How Friendly Were Frodo and Sam? An ApolloCon 2007 panel

Description in the program book: Was there a [same-sex romance] subtext to Lord of the Rings? Is subtext in the eye of the beholder, or is Spec Fic friendlier to GLBT characters and readings than the mainstream?

Panelists: Alexis Glynn Latner (moderator), Lee Martindale, Jess Nevins, Selina Rosen, Mel. White

What was it really about:

At first there was some speculation about Frodo and Sam. Jess Nevins thinks that while Tolkien certainly never intended Frodo and Sam have a relationship, a reader has every right to read what they want into the text; a reader’s interpretation is just as valid as the author’s. And the way Jess saw it, they were more than friends.

The rest of the panelists were skeptical of this interpretation. Selina Rosen thought that Sam and Frodo’s close bond was the kind of bond that people often form with others of their own sex: women are often closer to their female friends than to their husbands, men also often form closer bonds with other men than with their wives. They are able to talk with friends about things they can’t talk with wives or girlfriends about. Selina also added that a person entrusted with great responsibility, like Frodo, often has no time or energy for romance.

Somebody else suggested Frodo was essentially asexual: either he had not hit puberty yet (that’s not supported by the book, because Frodo was 33; and while that’s young adulthood for a hobbit, it is nevertheless post-adolescence — E.), or he had no interest in intimacy. In contrast, Sam was a grown man.

From there, the discussion effortlessly jumped to slash fiction. Lee Martindale was vehemently opposed not just to slash fiction, but to most kinds of fan fiction, except when it’s written with the author’s explicit permission.

Lee Martindale. I have a problem with someone who hasn’t created those characters rewriting this stuff. I ran across [a fan fiction story where] a couple of my characters had been hijacked and “slashed”. That is the verb, isn’t it? My first reaction was, what the hell? My second reaction was, I’m half Italian, half Irish. First I get mad, then I get even. […] I came down on it with all 4 feet. One, they didn’t create those characters, I did. Two, I didn’t treat their sex life in any way, shape or form in that 3000 word story; and three, they are copyrighted. I wanted to do different things with those characters, and now I can’t. I want to take them down and scrub them down with a wire brush.

She added that because of that particular slash story, she started getting hate mail from conservative Christian groups. They didn’t know it wasn’t her who wrote it.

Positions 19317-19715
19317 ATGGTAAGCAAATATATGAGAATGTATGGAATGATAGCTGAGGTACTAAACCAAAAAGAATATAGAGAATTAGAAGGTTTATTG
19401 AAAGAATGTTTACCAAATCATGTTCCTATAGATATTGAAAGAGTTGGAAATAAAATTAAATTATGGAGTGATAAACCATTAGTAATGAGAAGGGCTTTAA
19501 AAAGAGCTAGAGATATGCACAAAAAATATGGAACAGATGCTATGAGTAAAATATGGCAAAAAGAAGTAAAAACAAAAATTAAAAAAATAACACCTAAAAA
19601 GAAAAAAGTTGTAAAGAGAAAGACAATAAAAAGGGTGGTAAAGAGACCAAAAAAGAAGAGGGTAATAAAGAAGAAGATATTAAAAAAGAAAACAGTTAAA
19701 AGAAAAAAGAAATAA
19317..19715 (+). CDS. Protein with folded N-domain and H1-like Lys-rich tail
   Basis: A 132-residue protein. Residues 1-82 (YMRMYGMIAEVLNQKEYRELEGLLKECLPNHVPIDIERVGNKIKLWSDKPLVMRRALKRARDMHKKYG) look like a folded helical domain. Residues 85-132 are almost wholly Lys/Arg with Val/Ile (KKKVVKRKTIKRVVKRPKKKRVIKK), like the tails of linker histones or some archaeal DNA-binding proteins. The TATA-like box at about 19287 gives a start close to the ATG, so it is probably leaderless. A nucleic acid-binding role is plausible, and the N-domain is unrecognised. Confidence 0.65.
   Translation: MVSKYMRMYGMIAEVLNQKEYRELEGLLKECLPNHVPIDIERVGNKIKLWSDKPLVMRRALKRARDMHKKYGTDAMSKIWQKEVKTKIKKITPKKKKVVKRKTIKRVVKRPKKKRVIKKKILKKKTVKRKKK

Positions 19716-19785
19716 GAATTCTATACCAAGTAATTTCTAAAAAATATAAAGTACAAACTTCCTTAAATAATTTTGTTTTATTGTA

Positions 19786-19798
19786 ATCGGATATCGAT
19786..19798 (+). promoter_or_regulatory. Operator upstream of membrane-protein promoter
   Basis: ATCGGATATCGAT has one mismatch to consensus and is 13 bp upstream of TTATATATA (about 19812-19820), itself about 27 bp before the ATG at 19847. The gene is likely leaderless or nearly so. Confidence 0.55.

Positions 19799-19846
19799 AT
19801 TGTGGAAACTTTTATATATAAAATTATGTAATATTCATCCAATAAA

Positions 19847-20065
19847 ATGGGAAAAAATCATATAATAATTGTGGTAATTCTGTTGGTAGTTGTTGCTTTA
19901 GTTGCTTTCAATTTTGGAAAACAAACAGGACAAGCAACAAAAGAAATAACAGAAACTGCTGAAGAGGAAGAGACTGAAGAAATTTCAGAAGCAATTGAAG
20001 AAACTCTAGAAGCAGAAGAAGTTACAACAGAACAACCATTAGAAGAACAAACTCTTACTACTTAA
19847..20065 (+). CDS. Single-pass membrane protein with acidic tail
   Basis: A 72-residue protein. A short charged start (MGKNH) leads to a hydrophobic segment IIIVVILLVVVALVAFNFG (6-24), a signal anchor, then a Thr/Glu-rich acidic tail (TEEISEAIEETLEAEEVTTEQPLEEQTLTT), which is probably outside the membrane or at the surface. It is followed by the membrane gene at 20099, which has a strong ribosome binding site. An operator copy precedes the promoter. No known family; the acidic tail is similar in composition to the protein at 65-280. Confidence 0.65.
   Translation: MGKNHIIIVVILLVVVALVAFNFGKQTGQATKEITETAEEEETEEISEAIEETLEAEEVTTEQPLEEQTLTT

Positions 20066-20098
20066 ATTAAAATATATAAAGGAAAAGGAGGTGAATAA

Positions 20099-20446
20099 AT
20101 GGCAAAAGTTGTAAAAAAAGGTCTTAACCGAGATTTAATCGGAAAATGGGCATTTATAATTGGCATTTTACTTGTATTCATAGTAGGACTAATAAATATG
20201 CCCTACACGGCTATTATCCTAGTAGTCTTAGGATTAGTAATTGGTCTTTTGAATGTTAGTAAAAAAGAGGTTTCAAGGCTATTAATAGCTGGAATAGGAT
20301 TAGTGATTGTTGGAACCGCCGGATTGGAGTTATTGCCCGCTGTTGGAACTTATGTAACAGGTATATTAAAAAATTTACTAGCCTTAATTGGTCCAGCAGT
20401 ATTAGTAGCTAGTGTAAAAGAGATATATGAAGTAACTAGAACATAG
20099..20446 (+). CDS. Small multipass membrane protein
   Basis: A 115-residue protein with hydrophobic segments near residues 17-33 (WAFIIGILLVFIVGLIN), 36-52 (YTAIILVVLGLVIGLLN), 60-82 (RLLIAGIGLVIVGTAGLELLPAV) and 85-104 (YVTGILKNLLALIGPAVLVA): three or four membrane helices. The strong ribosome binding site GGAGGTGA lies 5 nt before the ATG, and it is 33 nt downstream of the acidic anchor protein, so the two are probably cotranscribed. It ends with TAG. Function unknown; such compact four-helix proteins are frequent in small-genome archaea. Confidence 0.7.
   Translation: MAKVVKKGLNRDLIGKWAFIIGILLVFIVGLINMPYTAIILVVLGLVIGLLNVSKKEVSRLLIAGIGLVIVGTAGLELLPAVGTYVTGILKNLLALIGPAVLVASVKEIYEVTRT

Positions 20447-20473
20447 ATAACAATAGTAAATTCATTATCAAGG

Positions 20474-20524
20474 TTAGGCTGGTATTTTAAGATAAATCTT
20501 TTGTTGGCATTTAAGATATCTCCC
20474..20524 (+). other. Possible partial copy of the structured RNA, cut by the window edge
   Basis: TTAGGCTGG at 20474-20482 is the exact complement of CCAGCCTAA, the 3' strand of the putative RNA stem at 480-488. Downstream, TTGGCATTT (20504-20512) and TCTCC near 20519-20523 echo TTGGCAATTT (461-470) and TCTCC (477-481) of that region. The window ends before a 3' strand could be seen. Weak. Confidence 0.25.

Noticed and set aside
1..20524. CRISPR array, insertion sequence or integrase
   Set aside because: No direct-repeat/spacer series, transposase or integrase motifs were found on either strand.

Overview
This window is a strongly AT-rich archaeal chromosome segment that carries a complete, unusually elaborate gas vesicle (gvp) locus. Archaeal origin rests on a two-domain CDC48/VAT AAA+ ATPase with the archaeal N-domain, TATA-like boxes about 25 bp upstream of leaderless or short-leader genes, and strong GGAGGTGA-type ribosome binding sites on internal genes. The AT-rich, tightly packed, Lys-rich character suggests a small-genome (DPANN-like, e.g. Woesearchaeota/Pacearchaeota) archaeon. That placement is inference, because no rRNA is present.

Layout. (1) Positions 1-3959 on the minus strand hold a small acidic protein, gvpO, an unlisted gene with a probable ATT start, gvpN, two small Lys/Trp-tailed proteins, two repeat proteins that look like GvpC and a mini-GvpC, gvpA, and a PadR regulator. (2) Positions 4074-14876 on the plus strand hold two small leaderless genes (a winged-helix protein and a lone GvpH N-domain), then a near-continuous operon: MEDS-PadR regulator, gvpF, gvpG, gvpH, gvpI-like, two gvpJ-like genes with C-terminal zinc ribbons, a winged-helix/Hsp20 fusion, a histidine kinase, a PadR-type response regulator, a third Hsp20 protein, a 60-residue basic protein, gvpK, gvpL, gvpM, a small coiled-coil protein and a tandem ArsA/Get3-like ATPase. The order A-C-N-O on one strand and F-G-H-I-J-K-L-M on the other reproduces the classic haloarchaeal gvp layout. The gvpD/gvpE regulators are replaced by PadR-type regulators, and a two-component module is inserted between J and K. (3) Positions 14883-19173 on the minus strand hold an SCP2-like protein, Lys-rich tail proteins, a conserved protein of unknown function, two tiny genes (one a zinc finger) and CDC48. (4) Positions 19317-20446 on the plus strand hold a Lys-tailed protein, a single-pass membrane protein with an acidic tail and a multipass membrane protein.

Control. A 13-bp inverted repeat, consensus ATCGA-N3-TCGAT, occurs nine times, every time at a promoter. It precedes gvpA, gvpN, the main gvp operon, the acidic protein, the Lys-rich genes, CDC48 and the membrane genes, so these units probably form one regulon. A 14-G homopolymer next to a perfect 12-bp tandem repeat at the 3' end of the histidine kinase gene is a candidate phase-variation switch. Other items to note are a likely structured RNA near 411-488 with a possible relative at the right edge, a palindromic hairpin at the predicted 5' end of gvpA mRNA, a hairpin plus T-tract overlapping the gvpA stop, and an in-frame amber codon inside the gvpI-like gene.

Selina Rosen and Jess Nevins at the Frodo and Sam panel

Frodo and Sam panel at ApolloCon 2007
CIMG6461 Selina Rosen and Jess Nevins at the Frodo and Sam panel at ApolloCon 2007

The rest of the panelists defended fan fiction in general, even if not necessarily slash fiction. Selina Rosen observed that fan fiction may get readers interested in the real author’s works.

Lee Martindale. If that’s the way my stuff gets out, I’d rather it didn’t. […] Why aren’t they [fans] writing original fiction?

A woman in the audience. Because that’s much harder.

Selina Rosen. They are not writers, they are fans.

Jess Nevins. I didn’t write fan fiction because I lacked imagination. I did it because by making use of preexisting universe I guaranteed myself an audience. In fan fiction you are guaranteed feedback.

Mel. White

Mel. White at the Frodo and Sam panel at ApolloCon 2007
CIMG6465 Mel. White at the Frodo and Sam panel

Mel. White observed that slash fiction isn’t primarily written by LGBT writers. It’s written by women for women. It’s a counterbalance to, uh, certain types of grown-up entertainment created by men and for men, that portray same-sex relationships, but not at all from LGBT angle. (I am phrasing this deliberately awkwardly because to avoid spambots hitting my website. They are attracted by certain types of keywords.)

A woman in the audience added that slash fiction does not address LGBT issues at all. It is a way for women to turn tables on men. Selina Rosen agreed that it’s a power thing for straight women.

As far as whether speculative fiction is friendlier to LGBT characters and readings than the mainstream? There weren’t any great insights there. Yes, the fandom is more open to the diversity and alternative lifestyles than the mainstream society. But speculative fiction does not have significant power to open the minds of those who don’t want to open their minds.

Lee Martindale. SF is only as liberal as the readers and the writers. You have people like Selina who write kick-ass lesbian characters. But if a reader whose mind is so narrow you could thread it through a needle, picks up one of Selina’s books, if they haven’t tossed it across the room, they’ll send her hate mail.

I put together an anthology “Such a pretty face” about fat people. Some people feel about fat people as strongly as the way some others feel about melanin in the skin. I still get death threats since it first came out. We can write a story, but we can’t guarantee that prejudiced people won’t feel strongly about your book without even having read it.